And breathe ….. Next step was to search and read … a lot. Doing a basic search on “loss of google position” revealed a flurry of posts from around the English Speaking World, it was from this that we learned about “Panda” which meant we could read up on it, assess that this was a very likely cause of our problem, work out that this was not going to be a quick fix and inform our SEO company (yep, we had to tell them!). I cannot emphasies too strongly how important this background reading is, really, everything you need to know is already out there if you take the time to look – and if you’ve just been Panda slapped then you do have the time, nothing will be happening to your site’s position until you read, understand and fix things!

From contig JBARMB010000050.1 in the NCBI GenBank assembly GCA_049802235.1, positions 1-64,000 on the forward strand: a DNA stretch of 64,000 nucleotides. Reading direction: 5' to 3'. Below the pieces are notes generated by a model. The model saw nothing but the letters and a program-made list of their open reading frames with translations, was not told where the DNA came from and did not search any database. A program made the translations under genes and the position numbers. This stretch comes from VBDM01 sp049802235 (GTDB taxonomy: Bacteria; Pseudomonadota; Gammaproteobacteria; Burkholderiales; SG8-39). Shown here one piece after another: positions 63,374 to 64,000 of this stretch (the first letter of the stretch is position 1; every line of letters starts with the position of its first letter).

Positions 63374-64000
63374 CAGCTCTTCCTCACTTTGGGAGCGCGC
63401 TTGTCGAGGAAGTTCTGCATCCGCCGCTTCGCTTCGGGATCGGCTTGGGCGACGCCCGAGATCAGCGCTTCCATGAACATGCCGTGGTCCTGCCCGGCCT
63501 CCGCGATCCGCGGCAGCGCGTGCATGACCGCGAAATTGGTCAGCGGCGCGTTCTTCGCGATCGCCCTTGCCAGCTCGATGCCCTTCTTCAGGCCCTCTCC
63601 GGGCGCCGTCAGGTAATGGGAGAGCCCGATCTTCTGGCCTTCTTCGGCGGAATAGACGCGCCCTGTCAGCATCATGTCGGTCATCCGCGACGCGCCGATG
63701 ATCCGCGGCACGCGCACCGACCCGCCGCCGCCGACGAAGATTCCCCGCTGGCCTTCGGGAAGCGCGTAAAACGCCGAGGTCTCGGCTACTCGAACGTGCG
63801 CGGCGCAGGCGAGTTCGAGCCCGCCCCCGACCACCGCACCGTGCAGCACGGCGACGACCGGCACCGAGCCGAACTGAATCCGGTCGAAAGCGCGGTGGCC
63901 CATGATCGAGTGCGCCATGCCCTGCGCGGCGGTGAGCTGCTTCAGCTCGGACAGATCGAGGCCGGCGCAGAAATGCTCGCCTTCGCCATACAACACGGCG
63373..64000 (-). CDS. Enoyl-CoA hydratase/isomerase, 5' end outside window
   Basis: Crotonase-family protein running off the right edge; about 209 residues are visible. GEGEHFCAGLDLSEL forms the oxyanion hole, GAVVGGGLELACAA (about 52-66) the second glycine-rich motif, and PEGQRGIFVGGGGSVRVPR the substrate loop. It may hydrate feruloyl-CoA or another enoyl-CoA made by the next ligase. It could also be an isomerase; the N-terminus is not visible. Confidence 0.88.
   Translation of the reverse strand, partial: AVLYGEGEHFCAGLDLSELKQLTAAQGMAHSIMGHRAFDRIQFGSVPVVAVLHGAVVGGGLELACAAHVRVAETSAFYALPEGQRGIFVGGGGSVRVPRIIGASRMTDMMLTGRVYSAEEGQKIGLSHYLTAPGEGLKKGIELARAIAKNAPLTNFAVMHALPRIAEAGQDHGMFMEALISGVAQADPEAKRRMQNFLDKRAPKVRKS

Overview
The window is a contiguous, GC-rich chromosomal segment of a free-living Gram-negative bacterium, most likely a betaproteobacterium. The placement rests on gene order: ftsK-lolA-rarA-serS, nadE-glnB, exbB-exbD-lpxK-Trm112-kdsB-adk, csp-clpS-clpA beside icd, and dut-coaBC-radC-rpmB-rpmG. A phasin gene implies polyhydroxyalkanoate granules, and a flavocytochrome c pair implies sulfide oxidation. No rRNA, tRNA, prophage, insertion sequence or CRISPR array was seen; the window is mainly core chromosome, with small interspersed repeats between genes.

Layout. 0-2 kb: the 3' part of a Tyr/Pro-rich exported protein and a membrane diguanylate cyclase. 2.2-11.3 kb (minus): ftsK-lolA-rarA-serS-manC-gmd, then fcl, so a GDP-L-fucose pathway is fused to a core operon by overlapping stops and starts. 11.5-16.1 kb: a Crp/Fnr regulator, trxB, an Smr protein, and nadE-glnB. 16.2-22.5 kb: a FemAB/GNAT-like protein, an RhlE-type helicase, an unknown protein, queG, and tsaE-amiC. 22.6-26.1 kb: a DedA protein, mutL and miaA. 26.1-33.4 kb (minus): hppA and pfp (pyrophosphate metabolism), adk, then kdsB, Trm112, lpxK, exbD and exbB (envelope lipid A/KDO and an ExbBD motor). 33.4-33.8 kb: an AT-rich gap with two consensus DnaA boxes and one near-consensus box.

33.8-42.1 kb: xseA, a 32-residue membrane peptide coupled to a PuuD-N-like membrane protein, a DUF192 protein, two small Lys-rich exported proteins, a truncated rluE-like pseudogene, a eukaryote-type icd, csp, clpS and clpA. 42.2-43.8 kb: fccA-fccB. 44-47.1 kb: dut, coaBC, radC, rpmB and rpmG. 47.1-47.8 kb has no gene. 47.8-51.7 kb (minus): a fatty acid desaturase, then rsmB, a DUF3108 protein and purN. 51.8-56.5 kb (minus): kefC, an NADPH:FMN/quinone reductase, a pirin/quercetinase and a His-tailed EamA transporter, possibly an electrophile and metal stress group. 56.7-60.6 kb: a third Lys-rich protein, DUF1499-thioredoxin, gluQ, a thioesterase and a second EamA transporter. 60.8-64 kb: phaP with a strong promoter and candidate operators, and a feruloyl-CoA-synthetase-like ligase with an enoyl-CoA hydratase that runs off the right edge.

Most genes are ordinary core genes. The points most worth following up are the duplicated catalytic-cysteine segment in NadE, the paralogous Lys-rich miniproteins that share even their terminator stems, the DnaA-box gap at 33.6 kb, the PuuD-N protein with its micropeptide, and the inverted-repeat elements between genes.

Given that the SEO Company couldn’t come up with a co-herent strategy for recovery and seemed like it might have been at least part of the cause of the problem (bad links from bad articles placed in bad neighbourhoods) we fired them. As mentioned before, we got ourselves a more professional (expensive)  SEO Company but, after a few months, they too went as their strategy seemed to be a secret known only to themselves. It was then that I came across the advice “The best thing to do with your SEO Company is push them under a bus” – well worth considering. Oh, and while we’re on the subject … all those emails you get promising Google Page 1, bin them, now!